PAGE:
Coronavirus: City of Kawartha Lakes extends state of emergency to June 2

The Ontario government extended its state of emergency declaration amid the coronavirus pandemic until June 2 and now the City of Kawartha Lakes is doing the same.

The municipality is doing it as a precautionary measure.

“I would think on June 2, if the trends continue, we’ll make a decision at that time regardless of what the province does whether we want to continue,” said Mayor Andy Letham. “What that does locally, if something pops up, it allows us to put local orders in place if we have to.”

The extension does not affect the reopening process of several services in the municipality.

The Lindsay landfill reopened on Monday with physical-distancing measures enforced. There is no cash being accepted. The Fenelon and Eldon sites will reopen on Victoria Day. Letham told reporters on the weekly teleconference briefing that more than 300 vehicles came to the landfill site on Monday.

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The Victoria Rail Trail reopened to vehicular traffic, with strict physical-distancing enforced, on Tuesday.

Most municipal boat launches will reopen on Thursday with the exception of a few that are under construction.

“We want to urge everyone to be safe,” Letham said. “If you’re going to go out fishing, you’re allowed. If you’re going to use our boat launches, you’re allowed. As usual, follow all safe boating practices because the water is really cold. Be careful and let’s have an enjoyable long weekend where we can get outdoors.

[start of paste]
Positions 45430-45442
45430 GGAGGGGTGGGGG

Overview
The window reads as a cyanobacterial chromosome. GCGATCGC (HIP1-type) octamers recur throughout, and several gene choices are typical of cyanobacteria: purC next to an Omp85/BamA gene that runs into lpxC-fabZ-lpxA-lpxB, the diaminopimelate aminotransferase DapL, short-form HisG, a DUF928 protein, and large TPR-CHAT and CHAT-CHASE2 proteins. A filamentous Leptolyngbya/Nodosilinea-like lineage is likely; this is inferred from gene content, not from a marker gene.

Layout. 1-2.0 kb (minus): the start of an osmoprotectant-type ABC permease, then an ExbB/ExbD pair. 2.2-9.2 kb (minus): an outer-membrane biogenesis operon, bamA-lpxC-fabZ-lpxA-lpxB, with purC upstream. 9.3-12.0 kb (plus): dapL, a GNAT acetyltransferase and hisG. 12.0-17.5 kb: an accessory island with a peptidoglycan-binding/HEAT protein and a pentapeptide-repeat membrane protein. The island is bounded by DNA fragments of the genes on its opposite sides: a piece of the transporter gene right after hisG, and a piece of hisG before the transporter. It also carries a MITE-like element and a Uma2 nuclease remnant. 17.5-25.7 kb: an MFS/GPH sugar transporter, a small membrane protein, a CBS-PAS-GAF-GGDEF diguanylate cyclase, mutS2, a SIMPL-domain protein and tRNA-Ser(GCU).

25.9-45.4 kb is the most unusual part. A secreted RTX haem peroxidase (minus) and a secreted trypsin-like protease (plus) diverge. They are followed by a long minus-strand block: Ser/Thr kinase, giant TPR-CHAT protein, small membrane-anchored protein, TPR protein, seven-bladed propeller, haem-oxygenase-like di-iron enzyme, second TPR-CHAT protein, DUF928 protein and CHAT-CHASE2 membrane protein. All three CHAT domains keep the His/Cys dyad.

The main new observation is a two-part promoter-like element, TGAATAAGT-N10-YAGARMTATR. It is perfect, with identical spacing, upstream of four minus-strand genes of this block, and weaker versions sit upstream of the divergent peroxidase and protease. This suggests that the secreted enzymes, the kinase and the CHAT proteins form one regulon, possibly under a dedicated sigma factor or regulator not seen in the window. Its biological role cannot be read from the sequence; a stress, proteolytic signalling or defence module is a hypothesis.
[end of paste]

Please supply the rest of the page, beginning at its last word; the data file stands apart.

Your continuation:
“Let’s not do anything silly and `not have some kind of tragedy, hopefully.”

According to CAO Ron Taylor, the municipality appears to be stable right now from a financial standpoint, although the full scope of the coronavirus pandemic impact isn’t known at this time.

“We will be updating council formally on May 26. We’re finalizing the numbers this week,” he said.  “There is stability in our budgets. There are still some wild cards if we don’t proceed, and I’m suspecting we won’t proceed, with some revenue-generating programs such as summer events. We need to make decisions in the immediate term.”

Taylor told reporters there appears to be little to no impact on whether capital projects will go ahead this year.

“Overall, based on our general operating budgets, we are stable up to June 30. We are looking line by line at our capital budgets to make sure we can initiate those projects right across the board. It appears we will be able to manage and afford a full capital program this year,” he said.

For now, the municipality is not looking to rehire more than 200 part-time and seasonal employees that were laid off last month.

“My comments are up to the end of May at this time,” said Taylor. “In order to keep that budget stability, we have to balance our expenses. We have reduced our overall workforce. I’m hopeful that we will start to bring online, when we get to more business as usual, certain employees that were laid off.”

Meanwhile, two pandemic recovery task forces continue to take shape. One is focusing on business and economic recovery, while the other is focusing on community services and supports.

The economic recovery task force is looking at survey results from an online questionnaire that closed on Monday.

It was sent to local businesses to gauge the impact of the pandemic and closures.

The tourism sector is the largest economic driver in the City of Kawartha Lakes. It’s also the one that’s been hardest hit.

“I’m not ready to write off this year for tourism just yet,” said Letham. “I think the recovery is certainly into next year. I think that’s a good discussion we’re going to have with that task force in the near future.  It’s a challenge. There’s no doubt about it.”

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